We live in exciting times of disruptive change, with innovations that are a mix of digital and physical, global and local. Leading innovators don’t just make things possible but profitable - and change the game in an exponential manner for organisations and entire industries.
“Gamechangers are disruptive and innovative, startups and corporate, in every sector and region, reshaping our world,” begins bestselling author Peter Fisk in his new book, Gamechangers: Are you ready to change the world? He heads the company GeniusWorks, and his earlier books include Creative Genius, Customer Genius and People, Planet, Profit.
The 306-page book is colourfully designed and has a useful online companion with business tools and case study videos. The 100 profiled creative firms and startups cover not just the usual suspects like Google, Amazon and Apple but a range of companies from across Asia, Africa and Europe such as RedBus, Alibaba, Air Asia, Rakuten, Zidisha and Juan Valdez Coffee.
Gamechangers think bigger, smarter and faster than other innovators. They harness key trends such as changing demographics, distributed supply chains, digital markets and global warming. They think different and play to win but also have incredible fun along the journey. (See also my reviews of the related books Ten Types of Innovation, Peers Inc, Cross-Industry Innovation, Scaling Up, and Frugal Innovation.)
Gamechangers are of three types: market makers (creating new domains), business innovators (creative business models), and brand builders (high emotional resonance). They fuse different ideas, amplify their brand message, mobilise communities, enable customers to achieve more, and transform the world into a better place. In Table 1, I have summarised ten ways in which gamechangers operate.
Table 1: The Gamechanger Canvas
Gamechangers innovate across the length and breadth of the business model: manufacture (direct, licensed), channels (niche, auction, franchise), crowd (funding, buying), payment (subscription, freemium, micro), exchange (marketplace, bitcoin) and asset (ads, customer data). They collaborate with customers and stakeholders right from conceptualisation and design to development and funding.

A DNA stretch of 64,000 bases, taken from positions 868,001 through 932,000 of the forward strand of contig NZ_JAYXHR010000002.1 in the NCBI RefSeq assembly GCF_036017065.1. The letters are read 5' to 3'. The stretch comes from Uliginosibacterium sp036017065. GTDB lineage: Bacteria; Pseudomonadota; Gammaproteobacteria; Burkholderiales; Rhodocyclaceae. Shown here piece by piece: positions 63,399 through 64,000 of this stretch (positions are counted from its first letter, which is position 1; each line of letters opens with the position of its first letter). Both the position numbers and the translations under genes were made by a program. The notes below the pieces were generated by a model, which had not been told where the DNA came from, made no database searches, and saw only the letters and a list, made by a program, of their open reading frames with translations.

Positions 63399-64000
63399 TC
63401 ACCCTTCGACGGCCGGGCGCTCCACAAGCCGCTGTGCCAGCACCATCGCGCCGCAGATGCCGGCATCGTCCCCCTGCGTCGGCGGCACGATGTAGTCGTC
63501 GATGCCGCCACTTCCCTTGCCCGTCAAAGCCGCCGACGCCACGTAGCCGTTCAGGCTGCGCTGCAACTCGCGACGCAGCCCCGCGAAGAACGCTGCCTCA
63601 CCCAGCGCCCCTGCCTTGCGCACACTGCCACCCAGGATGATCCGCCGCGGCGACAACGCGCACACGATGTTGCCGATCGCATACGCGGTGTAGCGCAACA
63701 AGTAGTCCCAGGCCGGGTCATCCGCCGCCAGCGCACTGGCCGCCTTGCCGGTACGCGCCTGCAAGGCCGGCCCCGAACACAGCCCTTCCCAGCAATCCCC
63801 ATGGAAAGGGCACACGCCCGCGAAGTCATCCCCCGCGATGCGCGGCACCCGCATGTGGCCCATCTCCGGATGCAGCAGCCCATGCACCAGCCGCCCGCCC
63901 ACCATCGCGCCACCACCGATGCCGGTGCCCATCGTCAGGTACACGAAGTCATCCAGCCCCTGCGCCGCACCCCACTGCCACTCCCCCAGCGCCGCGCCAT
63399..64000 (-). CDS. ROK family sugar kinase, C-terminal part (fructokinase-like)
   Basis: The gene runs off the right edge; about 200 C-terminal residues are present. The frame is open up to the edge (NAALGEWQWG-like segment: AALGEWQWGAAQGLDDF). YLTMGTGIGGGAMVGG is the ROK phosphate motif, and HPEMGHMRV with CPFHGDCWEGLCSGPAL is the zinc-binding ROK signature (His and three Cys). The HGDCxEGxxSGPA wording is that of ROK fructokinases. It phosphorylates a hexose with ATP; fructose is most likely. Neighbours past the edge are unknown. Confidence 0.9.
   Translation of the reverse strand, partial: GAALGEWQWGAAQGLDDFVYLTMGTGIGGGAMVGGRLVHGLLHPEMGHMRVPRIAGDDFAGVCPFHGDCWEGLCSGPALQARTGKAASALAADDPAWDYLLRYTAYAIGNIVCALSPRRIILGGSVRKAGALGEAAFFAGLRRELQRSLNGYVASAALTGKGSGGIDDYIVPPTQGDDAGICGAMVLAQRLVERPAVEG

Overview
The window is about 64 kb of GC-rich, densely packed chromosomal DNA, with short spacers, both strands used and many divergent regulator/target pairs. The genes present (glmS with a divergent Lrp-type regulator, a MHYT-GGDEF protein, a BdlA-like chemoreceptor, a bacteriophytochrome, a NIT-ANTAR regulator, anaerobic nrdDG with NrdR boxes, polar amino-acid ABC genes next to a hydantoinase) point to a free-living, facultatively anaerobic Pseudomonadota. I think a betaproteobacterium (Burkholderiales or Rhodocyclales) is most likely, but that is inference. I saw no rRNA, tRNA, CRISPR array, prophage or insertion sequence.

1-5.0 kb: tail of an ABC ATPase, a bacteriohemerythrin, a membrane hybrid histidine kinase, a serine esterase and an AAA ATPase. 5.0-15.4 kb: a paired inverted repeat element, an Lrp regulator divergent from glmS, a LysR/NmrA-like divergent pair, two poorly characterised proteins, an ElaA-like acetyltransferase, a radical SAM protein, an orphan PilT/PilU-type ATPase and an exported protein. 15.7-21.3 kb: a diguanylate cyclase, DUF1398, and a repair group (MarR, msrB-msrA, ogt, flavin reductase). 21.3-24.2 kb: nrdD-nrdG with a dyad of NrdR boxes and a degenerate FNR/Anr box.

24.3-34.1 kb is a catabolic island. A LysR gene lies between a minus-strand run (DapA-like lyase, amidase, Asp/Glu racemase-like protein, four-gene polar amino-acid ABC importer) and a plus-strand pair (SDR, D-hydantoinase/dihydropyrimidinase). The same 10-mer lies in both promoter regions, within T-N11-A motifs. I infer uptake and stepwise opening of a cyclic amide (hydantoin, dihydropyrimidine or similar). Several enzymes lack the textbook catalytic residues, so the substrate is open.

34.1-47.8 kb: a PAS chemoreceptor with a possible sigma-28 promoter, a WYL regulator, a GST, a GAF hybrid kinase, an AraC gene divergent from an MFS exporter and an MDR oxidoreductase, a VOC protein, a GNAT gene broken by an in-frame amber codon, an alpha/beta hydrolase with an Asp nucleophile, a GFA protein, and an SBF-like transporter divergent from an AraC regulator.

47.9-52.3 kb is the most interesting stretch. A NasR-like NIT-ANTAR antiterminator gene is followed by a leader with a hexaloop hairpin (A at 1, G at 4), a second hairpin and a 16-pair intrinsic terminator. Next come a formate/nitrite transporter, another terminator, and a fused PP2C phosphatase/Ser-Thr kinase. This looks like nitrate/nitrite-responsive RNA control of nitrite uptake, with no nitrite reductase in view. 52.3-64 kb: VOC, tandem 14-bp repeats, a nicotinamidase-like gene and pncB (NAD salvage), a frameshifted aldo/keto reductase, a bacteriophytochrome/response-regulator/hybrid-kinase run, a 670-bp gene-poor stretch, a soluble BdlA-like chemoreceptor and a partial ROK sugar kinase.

Gamechangers move right across the value spectrum: commodity product, branded product, personal service, branded experience and unique customer experience. They have a growth mindset, and are always willing to learn, un-learn and re-learn – in that sense, they are more like speedboats than supertankers.
Based on these characteristics of gamechangers, Fisk draws on a wealth of research to profile innovators in ten categories: retail, banking, health, gadgets, media, fashion, travel, food, technology and manufacturing. Each of these sections alone would make for an entire book in its own right, but I have summarised some of them in Table 2.
Table 2: The Gamechangers
Many of these profiled gamechangers tap the latest SMAC trends (social, mobile, analytics, cloud), create scaleable designs, address social responsibility, and build deep long-term relationships with their customers. Future technologies to watch include GRIN (genetic, robotic, intelligent and nano).
To achieve these effects and impacts, Fisk offers tools for four domains of change: why (purpose, benefit), who (customer), what (product or experience), and how (business model or service style). For example, the Insights Canvas maps out industry patterns, market parallels, customer needs and future enablers. The Brand Canvas covers brand vision, purpose, attributes, icons, words and differentiating factors.
“Gamechangers are bold and brave, with the ambition and audacity to believe that they can make a fundamental difference,” says Fisk. “Be creative, curious and connected,” he advises aspiring innovators and entrepreneurs.
“Everything you need is already inside you. Get started,” Fisk concludes.